I'm hoping this all translates into a better appreciation of teachers...I know this sucks for you all too!

 

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HereComesTreble

Thank you for all the replies.  I helps to feel less alone.

It’s just past 4pm and my elementary schooler still has work to do.  I’ve not been able to even start my work today.  

I could cry.

its only Monday and it’s only April.

 

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JermajestyDuggar
2 minutes ago, HereComesTreble said:

Thank you for all the replies.  I helps to feel less alone.

It’s just past 4pm and my elementary schooler still has work to do.  I’ve not been able to even start my work today.  

I could cry.

its only Monday and it’s only April.

 

Did you guys do school on Friday? My kids weren’t supposed to have school on Good Friday so their teachers said to take the day off. Maybe you can just take today off and start fresh tomorrow.

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HereComesTreble
8 minutes ago, JermajestyDuggar said:

Did you guys do school on Friday? My kids weren’t supposed to have school on Good Friday so their teachers said to take the day off. Maybe you can just take today off and start fresh tomorrow.

I wish, but no.  They came back from an unexpected, extra long Spring Break last Monday.  So, we are in full swing school now.  

I did email my elementary schooler’s teacher this afternoon.  He said this complicated virtual program we are using now will change next week.

The new program will be more directly taught by our teacher.  Now, it’s a never ending series of links to videos on different formats.  This news gives me hope.

 

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Tangy Bee

Why ya'll didn't tell me kids learn to read in kindergarten now. That's a lot of pressure for a little kid. Glad I'm not my sister right now.

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HereComesTreble
Posted (edited)
45 minutes ago, Tangy Bee said:

Why ya'll didn't tell me kids learn to read in kindergarten now. That's a lot of pressure for a little kid. Glad I'm not my sister right now.

It’s wild—kindergarten has become so much about reading and math levels now.  

I know my kids’ kinder teachers tried to keep imagination, art, and play incorporated into their school day—but at the same time, they were hammered with curriculum and testing requirements.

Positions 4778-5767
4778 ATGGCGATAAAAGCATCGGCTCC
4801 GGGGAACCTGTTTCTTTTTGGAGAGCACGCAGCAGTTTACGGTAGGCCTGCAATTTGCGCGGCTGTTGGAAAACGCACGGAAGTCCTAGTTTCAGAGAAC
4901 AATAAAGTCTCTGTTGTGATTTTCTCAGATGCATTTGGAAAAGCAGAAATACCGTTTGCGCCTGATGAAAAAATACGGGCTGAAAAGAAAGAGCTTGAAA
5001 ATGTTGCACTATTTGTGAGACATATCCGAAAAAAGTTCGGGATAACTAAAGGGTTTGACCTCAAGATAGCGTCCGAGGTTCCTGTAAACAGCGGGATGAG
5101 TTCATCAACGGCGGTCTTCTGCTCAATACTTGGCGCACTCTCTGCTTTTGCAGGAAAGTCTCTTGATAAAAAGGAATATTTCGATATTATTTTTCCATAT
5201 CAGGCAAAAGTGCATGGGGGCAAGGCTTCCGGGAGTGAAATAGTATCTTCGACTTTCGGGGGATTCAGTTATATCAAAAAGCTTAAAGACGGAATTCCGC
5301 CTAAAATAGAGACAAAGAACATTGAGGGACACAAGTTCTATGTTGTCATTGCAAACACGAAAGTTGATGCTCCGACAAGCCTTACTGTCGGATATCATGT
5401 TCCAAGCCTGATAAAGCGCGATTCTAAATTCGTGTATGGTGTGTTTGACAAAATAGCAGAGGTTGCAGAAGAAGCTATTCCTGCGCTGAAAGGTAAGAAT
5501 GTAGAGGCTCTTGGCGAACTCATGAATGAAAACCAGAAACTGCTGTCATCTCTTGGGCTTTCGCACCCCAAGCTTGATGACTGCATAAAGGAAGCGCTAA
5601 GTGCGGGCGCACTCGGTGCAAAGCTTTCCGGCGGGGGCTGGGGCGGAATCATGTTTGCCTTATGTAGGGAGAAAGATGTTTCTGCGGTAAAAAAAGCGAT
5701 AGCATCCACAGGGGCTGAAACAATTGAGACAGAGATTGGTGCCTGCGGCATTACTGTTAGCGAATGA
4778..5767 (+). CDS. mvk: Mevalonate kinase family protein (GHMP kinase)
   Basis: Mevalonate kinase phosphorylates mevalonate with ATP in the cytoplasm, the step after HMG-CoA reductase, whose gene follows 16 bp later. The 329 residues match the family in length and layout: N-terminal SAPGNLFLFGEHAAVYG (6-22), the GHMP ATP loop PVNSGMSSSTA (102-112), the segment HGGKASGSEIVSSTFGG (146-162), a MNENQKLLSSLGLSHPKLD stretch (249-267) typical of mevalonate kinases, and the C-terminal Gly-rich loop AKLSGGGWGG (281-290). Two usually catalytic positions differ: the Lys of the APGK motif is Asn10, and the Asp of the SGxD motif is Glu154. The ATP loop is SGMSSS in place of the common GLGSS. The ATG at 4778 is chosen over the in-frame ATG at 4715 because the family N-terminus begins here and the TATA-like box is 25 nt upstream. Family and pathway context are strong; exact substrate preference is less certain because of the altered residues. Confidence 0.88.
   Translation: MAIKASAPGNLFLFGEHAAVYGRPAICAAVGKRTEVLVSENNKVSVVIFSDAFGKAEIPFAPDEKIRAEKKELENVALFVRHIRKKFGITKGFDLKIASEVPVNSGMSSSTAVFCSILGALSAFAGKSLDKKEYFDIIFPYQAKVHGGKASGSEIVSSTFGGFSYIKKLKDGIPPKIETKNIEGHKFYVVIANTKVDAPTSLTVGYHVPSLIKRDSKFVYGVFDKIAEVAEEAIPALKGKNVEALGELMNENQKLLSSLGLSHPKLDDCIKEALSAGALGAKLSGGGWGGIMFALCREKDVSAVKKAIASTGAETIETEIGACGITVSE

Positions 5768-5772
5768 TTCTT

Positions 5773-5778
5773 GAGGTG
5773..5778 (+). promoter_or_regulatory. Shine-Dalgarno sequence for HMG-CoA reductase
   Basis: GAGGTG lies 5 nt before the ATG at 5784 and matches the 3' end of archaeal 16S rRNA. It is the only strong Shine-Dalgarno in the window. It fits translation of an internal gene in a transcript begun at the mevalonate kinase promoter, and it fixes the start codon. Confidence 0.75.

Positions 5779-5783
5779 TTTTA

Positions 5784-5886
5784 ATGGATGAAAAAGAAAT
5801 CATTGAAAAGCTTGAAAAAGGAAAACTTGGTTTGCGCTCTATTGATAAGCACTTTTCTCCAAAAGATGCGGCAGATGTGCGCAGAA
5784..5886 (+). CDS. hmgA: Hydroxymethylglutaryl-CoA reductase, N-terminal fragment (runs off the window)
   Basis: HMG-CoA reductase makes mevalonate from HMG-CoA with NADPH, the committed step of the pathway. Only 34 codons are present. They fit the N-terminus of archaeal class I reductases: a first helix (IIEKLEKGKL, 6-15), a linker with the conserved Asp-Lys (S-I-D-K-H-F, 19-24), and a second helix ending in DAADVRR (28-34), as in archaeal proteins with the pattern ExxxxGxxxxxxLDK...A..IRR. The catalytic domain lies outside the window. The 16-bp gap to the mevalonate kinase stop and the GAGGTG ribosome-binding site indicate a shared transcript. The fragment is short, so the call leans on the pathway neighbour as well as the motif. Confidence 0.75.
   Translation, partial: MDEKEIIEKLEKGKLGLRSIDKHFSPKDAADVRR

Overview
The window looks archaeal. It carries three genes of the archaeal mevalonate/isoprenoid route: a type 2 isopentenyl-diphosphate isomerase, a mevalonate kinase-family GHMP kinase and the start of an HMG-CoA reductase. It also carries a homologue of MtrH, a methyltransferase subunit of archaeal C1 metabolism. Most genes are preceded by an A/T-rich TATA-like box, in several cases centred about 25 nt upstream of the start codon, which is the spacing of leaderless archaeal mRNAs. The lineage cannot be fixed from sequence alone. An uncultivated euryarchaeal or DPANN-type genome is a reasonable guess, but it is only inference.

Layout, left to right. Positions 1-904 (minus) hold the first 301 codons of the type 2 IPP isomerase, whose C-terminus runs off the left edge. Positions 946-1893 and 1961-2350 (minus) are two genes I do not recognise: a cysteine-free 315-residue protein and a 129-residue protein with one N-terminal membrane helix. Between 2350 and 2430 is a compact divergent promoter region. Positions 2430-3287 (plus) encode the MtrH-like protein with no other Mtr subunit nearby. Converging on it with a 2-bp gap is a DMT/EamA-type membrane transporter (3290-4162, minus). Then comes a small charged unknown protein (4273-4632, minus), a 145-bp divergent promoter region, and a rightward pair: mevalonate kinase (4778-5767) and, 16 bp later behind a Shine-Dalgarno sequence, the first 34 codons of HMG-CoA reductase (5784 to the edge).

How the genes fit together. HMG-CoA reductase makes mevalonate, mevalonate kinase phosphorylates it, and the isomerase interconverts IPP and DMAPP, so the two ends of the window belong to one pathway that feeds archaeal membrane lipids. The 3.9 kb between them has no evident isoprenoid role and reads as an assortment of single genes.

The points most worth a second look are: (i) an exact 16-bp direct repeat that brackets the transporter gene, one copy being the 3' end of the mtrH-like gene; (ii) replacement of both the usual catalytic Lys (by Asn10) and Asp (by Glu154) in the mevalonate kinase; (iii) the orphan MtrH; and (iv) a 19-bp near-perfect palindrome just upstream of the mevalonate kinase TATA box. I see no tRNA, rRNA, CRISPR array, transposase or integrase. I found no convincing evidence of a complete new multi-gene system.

Edited by HereComesTreble
Testing, not texting. ;)
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hollyandivy

I just wish my kids would get MORE work from their teachers. My daughter (grade 8 ) is done all her work for the day after 30 minutes. And then I have to find out what else the curriculum requires, find explanations and worksheets and it just sucks.

 

My son in high school got a crossword with a wordbank for his history assignment, I mean, come on, he is not in grade 3!

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nvmbr02
26 minutes ago, hollyandivy said:

I just wish my kids would get MORE work from their teachers. My daughter (grade 8 ) is done all her work for the day after 30 minutes. And then I have to find out what else the curriculum requires, find explanations and worksheets and it just sucks.

 

My son in high school got a crossword with a wordbank for his history assignment, I mean, come on, he is not in grade 3!

Same. My kids have not been getting a lot from their teachers for the most part. The exceptions have been my oldest's calculus teacher and my middle child's science teacher. 

I also have 3 kids, 3 different schools and learning platforms. I hate it, everything is disorganized. I realize the teachers are trying to figure it out as they go and many of them are trying to figure stuff out for their kids but it is rough. I really hope that this mess makes districts/schools come up with a better plan for the future. 

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WiseGirl